I must be entering that stage of my life where one reevaluates everything. It’s not that a fire has gone out, exactly, more that the center of heat has shifted to someplace that I can’t quite locate.
I don’t get all lit up about issues of gender and identity anymore. I’m too busy with a hundred other, more mundane, everyday things to spend hours meandering through who I am, and who you are, and what the words we use to label ourselves mean. I love writing; I love my blog. I just don’t have anything to read down from the pulpit, most mornings.
Having been home since August with this absurd, busted-up knee, I’ve lost any sense of connection to the outside world. I’m consumed with Sharkman’s homework, and Scouting, and issues that have more to do with being a nearly-middle-aged daughter than I am anything going on in the national news. Having gone into an involuntary hibernation, I find myself blinking at the bright lights at the out-of-doors, when I happen to be out-of-doors.
It’s all very strange, to think I used to thrive in online debate and interaction and flirtation. To remember how intensely, emotionally invested I was in my career, in my own ambition and need to prove myself.
I write these odd, reflective meanderings not with a purpose, or to make a point, but to put words on a screen. It’s a familiar habit, and comforting in a way, to post and to send the thoughts flying into the ether.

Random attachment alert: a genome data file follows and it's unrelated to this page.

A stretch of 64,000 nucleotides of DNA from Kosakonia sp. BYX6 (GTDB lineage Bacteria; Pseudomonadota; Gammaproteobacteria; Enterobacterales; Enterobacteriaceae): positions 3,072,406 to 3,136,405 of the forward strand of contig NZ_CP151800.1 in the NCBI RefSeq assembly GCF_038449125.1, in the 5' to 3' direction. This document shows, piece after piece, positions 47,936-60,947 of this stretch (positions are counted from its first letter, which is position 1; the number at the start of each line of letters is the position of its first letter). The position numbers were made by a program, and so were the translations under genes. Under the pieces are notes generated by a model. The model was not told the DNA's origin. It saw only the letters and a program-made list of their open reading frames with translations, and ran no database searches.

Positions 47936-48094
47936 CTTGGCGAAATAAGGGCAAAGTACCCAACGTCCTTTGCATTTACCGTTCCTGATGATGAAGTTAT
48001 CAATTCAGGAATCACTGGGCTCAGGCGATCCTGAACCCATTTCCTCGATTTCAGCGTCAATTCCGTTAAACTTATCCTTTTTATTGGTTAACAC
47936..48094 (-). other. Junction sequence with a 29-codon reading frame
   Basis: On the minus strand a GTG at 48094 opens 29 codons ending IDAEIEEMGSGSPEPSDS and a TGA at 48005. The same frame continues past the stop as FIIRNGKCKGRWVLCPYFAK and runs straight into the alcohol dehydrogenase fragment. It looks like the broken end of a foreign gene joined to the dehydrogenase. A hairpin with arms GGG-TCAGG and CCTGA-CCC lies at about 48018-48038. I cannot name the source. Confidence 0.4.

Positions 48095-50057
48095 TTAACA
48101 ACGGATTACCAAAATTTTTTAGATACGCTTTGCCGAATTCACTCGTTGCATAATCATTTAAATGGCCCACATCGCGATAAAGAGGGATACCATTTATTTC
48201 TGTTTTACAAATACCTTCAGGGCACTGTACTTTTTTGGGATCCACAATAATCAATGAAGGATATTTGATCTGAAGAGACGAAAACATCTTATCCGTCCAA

I crochet, for god’s sake. Thread and hook and counting and coming out with a hat, or scarf, or potholder. I spend more time looking at patterns than I should admit.
I drink coffee until it’s too late in the morning, and then I switch to water. No more coke-and-a-smoke between meetings or ledger reviews.
I buy fresh flowers for the kitchen pass at the grocery store.
Two weeks from today, I’m most likely headed back to the same job I left in August, but nothing about that is at all the same. My absence was at first shocking, then inconvenient, and has evolved, it seems, to something approaching intolerable. I’m less concerned about that than I expected. If it doesn’t work out, if I’m pushed into another position because my recovery outlived the formulaic and allowable twelve-week recovery period, then something else will come along. If I’ve learned nothing else in the last five years, I have definitely learned that something else will come along. Probably not what you wanted or hoped for, but something that will keep the wolves at bay.
My central problem is that I’ve always been a little too maverick to just go along as expected, plodding through a job every day to come home and plod through a family life. But not quite maverick enough to chuck it all, risk it all, and make something new and my own. And now I’m just a little too old, with a little too much riding on my every day choices. Sharkman’s too old for me to take one last great gamble, but too young for me to stop being his mother and start over on my own life. The one thing I never expected from the high-wire act that is parenthood, is that the wire gets thinner and less well-anchored as the days go by. The net shrivels away to nothing as adolescence approaches, as they get to the age where they actually remember the things that happen to you as a family.
The age where they notice when your most commonly repeated response is, “It is what it is, and this is what you do.” And where they might just ask you what that means.
Maybe someday, I’ll have an epiphany and actually be able to answer him.